The gastrointestinal tract in most animals is an essential series of organs starting at the mouth, via the esophagus, into the stomach, and through the small and large intestines.
The intestinal tract is where much of the digestive process takes place, and the nutrients from food are absorbed. Like in humans, the consequences can be dire when something stops working optimally within this chain in your dog’s intestinal tract.
How to know if your dog has digestive issues?
Intestinal upsets are one of the most common reasons for dogs to see the vet. Many issues could impact your dog’s stomach or intestines, but they usually show similar symptoms.
If your dog is displaying one or two of the below symptoms, there’s likely something going on that would be best seen by a vet.
- Diarrhea (with or without mucous or blood);
- Loss of appetite;
- Weight loss;
- Bloated or swollen belly;
- Visible signs of pain in the abdomen.
Intestinal tract problems
The gastrointestinal tract comprises the gastric region (stomach) and the intestinal region (small and large intestine). When your dog is suffering from an intestinal issue, this usually means that something is affecting either the small intestine or the large, sometimes both.
The following are intestinal tract problems in dogs:
Inflammatory bowel disease (IBD)
According to research, inflammatory bowel disease is a syndrome that results from inflammation in the intestines. Usually, IBD in dogs is caused by an allergy or similar reaction, and the resulting inflammation can interfere with your dog’s ability to digest and absorb nutrients.
IBD in dogs affects the large and small intestines and is usually a lifelong condition.
Signs of IBD in dogs
Canine IBD can affect any part of the gastrointestinal tract. Typically, the stomach and/or intestines are affected. Chronic vomiting usually indicates that the stomach is involved, whereas chronic diarrhea will point to the intestines being affected. These can occur concurrently.
Should the condition persist for a few months, your dog will likely show a decrease in appetite and weight. Rarely, a dog with IBD may show an increase in appetite in an attempt to get more nutrients that their body cannot digest.
What causes IBD in dogs?
There’s no simple answer to what causes IBD in dogs. In most cases, it’s not possible to determine an exact underlying cause. Usually, a parasitic or bacterial infection can cause an adverse reaction to a specific protein in the diet.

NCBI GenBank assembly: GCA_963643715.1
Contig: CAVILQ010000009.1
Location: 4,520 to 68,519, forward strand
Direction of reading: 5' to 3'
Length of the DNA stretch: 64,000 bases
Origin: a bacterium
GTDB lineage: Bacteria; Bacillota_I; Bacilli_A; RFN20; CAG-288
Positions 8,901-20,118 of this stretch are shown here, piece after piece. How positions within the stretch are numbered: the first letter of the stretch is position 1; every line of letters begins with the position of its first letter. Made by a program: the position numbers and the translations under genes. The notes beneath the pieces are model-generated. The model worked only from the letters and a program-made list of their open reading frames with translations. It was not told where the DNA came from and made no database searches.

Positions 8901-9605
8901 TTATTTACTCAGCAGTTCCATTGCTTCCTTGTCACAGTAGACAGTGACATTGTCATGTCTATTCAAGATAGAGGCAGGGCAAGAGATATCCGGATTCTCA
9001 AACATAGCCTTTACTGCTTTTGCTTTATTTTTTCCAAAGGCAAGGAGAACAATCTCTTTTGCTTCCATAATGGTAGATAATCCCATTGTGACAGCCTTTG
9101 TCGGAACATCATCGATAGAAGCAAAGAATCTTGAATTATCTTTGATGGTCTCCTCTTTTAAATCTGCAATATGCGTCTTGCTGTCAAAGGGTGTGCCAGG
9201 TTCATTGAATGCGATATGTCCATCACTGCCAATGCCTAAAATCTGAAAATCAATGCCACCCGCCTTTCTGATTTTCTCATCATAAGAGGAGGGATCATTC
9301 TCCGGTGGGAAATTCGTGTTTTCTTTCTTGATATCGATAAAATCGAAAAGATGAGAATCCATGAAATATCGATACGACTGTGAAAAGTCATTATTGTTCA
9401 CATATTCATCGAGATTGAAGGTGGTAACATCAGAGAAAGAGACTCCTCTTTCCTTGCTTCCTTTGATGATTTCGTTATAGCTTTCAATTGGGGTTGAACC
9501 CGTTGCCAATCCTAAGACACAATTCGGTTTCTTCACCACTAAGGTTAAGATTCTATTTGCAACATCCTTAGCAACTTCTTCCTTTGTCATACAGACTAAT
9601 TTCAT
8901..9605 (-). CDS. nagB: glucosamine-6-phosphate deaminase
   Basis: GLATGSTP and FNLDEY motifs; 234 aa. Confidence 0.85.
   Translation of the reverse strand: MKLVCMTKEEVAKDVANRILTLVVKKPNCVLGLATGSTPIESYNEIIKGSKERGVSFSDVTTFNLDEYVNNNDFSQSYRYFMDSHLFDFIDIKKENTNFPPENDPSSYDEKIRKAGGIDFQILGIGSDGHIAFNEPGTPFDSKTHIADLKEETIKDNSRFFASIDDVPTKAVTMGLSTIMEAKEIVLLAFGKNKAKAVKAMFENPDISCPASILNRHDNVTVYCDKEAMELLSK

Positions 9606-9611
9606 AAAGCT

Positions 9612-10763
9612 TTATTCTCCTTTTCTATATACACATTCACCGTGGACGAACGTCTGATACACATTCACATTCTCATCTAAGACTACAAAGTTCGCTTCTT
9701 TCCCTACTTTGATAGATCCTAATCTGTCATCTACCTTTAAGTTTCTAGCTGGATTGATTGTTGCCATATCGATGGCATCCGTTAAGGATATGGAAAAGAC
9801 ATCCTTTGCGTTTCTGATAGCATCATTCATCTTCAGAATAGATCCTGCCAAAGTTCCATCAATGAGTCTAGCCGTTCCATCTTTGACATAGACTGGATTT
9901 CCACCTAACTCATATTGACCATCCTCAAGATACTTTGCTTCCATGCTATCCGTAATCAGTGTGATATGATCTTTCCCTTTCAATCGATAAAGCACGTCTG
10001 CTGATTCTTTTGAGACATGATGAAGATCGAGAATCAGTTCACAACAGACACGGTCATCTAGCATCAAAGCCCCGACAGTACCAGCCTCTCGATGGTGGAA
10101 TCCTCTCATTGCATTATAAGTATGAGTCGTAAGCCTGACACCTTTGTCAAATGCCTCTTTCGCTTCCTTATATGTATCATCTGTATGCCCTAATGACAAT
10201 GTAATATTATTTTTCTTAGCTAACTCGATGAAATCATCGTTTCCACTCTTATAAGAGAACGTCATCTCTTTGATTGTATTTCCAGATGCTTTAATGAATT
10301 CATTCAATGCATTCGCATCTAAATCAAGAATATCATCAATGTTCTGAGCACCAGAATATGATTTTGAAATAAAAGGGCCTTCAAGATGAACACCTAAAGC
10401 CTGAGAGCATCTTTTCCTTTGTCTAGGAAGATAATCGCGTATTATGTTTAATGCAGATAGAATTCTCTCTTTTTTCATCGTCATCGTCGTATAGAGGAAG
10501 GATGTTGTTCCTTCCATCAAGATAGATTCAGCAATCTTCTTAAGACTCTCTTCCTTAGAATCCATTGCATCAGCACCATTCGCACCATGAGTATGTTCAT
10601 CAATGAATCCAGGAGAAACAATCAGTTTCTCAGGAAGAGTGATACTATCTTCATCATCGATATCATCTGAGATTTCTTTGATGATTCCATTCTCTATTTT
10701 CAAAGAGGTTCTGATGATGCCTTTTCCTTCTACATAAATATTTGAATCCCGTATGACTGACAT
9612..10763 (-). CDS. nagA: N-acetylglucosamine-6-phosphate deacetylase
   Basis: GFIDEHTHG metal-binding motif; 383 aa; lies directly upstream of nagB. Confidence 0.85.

Tissue biopsies are the most accurate way to determine the type of IBD present. Obtaining the sample requires a surgical procedure performed under general anesthesia.
Other tests that may be performed include fecal examinations and blood tests.
How to treat IBD in dogs
Because there’s not always a clear cause for IBD in dogs, there isn’t one straightforward ‘cure’ either. In addition, not all dogs respond the same way to treatment, so you may need to try a few medications or interventions until you find the one that works for your dog.
Depending on which part of the GI tract is impacted, a special IBD diet for dogs may be required. When it comes to what to feed a dog with inflammatory bowel disease, your vet will be able to advise on what is likely to provide relief for your dog. You’ll need to follow this diet strictly and exclusively for at least eight weeks to see the full benefits.
Various medications may be prescribed, including antibiotics, immunosuppressants, and probiotics. Vitamin supplements, specifically vitamin B12, may be helpful. These are usually given in injection form and help replace the vitamin your dog is unable to absorb from their diet.
Broad-spectrum deworming may be required if there’s a suspicion that parasites may be causing IBD in your dog.
Treatment for IBD may require long-term therapy if symptoms return when medication or dietary changes are discontinued.
Irritable bowel syndrome
Irritable bowel syndrome (IBS) in dogs affects the muscles of the intestines, causing them not to function correctly. It commonly affects the large intestine and results from stress. True IBS is not all that common in dogs.
Signs of IBS in dogs